Be Prepared

Be Prepared!

With custom made hurricane shutters requiring weeks or months for delivery, orders and backlogs will rise when a storm approaches. The time to choose your protection if you haven't already, is now. If you plan to have shutters installed, call today.

Planning and preparation may save your life and property. Don't fall into the trap of thinking it won't happen here, that somehow that dangerous winds and rains will steer clear at the last moment. "People in South Florida thought the same thing before Hurricane Andrew: 'It can't happen to me.' That's a fact of life that indeed it is going to happen someday," said Bob Sheets, retired director of the National Hurricane Center in Coral Gables. "You may be one who's not affected. But the consequences of not preparing for it can be catastrophic."

Residents of South Florida and coastal South Carolina know full well the destructive power of a hurricane after Andrew in 1992 and Hugo in 1989. Residents living on the outskirts of those areas might not fully appreciate what such massive storms can do. Preparation is the key to getting yourself and your family safely through a dangerous.

Inspect your Shutters Before a Hurricane.

Usually, during Hurricane Watches and Warnings, frantic South Floridians are busy putting Storm Panels on their homes. Quite a few people found out that the panels did not fit or that they were short a few panels. Some people did not even know how to install the panels.

It would be advisable to check out your storm protection now, while you have time. When purchasing Accordions Shutters or Storm Panels, be sure to have the installer show you how to open and close each shutter and/or install the panels. It is also a good idea to number each panel and opening.

Protect your Home!

You can be prepared by having your home and business protected by shutters now prior to a hurricane. Or you can "shutter" later, after the storm. Often, when a hurricane heads towards your area is when you realize that you haven't made any plans to secure your home and business.

Take the necessary steps ahead of the hurricane's arrival to protect your home and its contents. That will help people get back in their homes as soon as possible. All homeowners should make individual disaster plans; steps they'd follow in the event of an impending storm, including determining if you live in an evacuation zone.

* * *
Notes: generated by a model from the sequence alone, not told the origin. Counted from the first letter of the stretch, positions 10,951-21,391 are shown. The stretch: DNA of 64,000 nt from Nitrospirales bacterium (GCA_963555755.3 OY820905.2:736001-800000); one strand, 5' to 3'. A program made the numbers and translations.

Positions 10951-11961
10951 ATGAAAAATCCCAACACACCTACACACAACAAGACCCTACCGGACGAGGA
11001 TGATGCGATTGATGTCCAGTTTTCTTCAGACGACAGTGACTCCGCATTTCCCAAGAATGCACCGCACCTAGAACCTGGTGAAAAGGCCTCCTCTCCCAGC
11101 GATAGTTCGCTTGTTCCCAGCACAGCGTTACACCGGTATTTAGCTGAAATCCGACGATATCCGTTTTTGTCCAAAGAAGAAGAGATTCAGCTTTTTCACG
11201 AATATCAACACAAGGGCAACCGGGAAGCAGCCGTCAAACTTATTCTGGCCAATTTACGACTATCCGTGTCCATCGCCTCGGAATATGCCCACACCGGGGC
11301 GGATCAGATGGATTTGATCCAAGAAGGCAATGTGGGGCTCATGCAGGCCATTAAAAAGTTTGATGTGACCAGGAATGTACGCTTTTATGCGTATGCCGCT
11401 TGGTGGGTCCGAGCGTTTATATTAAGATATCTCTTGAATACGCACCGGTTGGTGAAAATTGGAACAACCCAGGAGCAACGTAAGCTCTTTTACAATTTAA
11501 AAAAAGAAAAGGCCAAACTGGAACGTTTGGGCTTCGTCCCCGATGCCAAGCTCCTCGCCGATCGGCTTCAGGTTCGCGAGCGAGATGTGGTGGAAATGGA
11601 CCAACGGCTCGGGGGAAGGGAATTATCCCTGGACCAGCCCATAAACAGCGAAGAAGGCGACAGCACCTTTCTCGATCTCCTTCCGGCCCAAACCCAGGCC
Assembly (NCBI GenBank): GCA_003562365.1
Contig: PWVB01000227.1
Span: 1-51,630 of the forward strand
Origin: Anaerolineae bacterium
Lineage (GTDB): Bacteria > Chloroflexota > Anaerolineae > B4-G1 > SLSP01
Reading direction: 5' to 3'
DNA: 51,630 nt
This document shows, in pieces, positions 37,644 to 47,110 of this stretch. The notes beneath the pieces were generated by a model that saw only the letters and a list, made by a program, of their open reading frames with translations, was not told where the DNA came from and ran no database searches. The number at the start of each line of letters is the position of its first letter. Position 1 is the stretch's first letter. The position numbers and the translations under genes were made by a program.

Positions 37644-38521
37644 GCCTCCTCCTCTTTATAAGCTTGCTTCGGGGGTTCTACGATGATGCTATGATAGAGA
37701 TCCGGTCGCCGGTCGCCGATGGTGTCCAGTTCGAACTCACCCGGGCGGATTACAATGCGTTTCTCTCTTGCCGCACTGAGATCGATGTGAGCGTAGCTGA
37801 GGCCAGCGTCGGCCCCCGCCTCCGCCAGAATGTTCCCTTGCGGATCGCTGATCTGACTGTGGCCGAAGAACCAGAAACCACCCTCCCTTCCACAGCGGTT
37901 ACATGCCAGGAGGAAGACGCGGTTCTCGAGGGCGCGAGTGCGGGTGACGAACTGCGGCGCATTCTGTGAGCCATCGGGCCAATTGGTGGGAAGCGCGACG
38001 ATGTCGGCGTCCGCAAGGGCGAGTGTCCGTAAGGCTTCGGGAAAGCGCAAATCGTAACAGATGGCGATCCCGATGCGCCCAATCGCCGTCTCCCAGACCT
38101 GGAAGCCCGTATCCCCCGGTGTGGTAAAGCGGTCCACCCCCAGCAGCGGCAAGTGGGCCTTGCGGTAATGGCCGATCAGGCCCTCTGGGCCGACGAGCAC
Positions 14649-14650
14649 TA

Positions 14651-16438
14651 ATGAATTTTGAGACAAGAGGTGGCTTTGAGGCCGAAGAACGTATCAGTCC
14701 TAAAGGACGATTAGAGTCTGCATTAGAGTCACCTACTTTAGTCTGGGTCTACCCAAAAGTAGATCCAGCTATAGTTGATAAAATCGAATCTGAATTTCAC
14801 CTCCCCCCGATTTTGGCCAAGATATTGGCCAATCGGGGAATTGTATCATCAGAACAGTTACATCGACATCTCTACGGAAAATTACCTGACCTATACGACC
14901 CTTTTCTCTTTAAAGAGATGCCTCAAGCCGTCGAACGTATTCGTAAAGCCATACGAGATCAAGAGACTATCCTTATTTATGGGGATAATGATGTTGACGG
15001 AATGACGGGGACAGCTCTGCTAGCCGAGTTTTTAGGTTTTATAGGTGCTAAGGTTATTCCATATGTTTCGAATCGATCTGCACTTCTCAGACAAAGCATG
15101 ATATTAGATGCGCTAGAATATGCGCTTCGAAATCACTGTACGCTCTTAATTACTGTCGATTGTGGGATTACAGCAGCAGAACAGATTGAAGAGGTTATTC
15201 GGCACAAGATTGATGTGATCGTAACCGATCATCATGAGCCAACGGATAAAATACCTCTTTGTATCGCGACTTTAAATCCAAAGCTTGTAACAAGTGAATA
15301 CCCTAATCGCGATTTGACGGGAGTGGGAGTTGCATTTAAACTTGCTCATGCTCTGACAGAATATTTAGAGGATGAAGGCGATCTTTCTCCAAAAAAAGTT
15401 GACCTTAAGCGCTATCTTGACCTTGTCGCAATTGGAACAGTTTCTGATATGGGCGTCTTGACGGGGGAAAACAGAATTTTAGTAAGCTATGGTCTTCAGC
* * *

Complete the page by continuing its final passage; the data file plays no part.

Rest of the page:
Residents must secure their homes and yards against the impending storm. The more protection you have, the faster you can return to normal conditions. If a storm comes and your windows are blown out and you have flooding, you'll now have to live somewhere else and find housing post-hurricane.

All windows and doors must be protected from breakage. Wind entering a house through a broken window or garage door will weaken the integrity of the structure. When a window blows and wind enters the house, it has no place to go but up. The goal is to keep the wind out. Garage doors are one of the most overlooked and weakest areas of a home. Then, wind that enters the home forces the roof to blow out. Proper attachment to the structure is the key to whatever hurricane protection product is used to protect your home.

Before the Storm:

  • Listen for weather updates on local radio and television stations and Weather Stations. 
  • Check your survival kit. Obtain any needed items. 
  • Refill prescriptions. Maintain at least a one-month supply during hurricane season. 
  • Check all insurance information and important documents. Secure them in waterproof containers. 
  • Clear yard of all loose objects, such as potted plants, bicycles and trash cans. 
  • Protect your windows and glass doors. Brace double entry and garage doors at the top and bottom. 
  • Fill your car's gas tank and check oil, water and tires. Gas pumps don't operate without electricity. 
  • Secure your boat early. Drawbridges will be closed to boat traffic after an evacuation order is issued. 
  • Leave the swimming pool filled and well-chlorinated. Cover the filtration system. 
  • Get cash. Banks and ATMs won't be in operation without electricity and few stores will be able to accept credit cards. 
  • Clean containers for drinking water and your bath tub for storing clean water. Plan on three gallons per person, per day, for all uses. 
  • Obtain at least a two-week supply of non-perishable foods, including a non-electric can opener. Don't forget your pets. 
  • During the storm, stay inside and away from windows, skylights and glass doors. Find a safe area in your home - an interior, reinforced room, closet or bathroom on the lower floor. Wait for official word that the danger is over. 
  • If flooding threatens your home, turn off electricity at the main breaker. 
  • If you lose power, turn off major appliances, such as the air conditioner and water heater to reduce damage.

For additional information please refer to FEMA and the Red Cross .

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